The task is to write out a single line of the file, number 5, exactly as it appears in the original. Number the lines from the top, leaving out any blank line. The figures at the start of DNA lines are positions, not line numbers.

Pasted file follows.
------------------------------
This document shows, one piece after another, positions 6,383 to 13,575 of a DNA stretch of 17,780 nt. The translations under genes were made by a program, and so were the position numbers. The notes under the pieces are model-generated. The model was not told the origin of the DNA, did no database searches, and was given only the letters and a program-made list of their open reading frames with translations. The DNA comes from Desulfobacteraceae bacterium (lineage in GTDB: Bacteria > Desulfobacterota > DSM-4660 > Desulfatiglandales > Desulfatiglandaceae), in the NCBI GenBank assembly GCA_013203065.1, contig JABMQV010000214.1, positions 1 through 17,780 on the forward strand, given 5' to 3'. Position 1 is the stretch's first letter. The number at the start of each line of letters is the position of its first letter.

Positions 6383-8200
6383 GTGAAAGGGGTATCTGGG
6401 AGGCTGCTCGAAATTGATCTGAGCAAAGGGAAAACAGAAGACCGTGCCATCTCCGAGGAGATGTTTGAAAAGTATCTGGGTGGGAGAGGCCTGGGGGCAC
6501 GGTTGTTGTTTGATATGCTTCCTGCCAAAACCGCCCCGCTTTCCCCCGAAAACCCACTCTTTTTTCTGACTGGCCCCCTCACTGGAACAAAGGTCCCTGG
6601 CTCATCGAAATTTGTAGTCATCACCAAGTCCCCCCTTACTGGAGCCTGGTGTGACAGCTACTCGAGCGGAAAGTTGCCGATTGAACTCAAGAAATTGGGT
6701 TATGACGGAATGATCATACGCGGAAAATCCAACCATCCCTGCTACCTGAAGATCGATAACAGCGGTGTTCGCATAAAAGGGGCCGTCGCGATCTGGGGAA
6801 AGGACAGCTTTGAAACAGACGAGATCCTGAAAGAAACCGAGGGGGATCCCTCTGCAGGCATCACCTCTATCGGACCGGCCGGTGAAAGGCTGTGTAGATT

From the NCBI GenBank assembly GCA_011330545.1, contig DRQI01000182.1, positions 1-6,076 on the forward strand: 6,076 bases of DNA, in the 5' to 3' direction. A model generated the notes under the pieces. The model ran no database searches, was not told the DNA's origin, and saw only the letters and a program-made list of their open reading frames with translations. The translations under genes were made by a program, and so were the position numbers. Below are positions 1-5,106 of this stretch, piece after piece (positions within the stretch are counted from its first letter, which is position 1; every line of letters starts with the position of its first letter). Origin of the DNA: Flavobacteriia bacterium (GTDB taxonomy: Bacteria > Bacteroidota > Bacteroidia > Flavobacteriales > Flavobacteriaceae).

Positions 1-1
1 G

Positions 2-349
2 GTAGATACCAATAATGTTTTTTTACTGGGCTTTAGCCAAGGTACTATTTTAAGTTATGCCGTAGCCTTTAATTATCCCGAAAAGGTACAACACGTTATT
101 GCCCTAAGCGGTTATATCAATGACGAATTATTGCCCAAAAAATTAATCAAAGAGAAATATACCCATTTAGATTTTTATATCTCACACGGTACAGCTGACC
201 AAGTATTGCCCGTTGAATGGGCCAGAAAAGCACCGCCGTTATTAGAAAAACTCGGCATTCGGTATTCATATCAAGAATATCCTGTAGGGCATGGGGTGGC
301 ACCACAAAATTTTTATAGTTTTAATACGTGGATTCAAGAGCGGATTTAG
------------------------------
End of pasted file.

6501 GGTTGTTGTTTGATATGCTTCCTGCCAAAACCGCCCCGCTTTCCCCCGAAAACCCACTCTTTTTTCTGACTGGCCCCCTCACTGGAACAAAGGTCCCTGG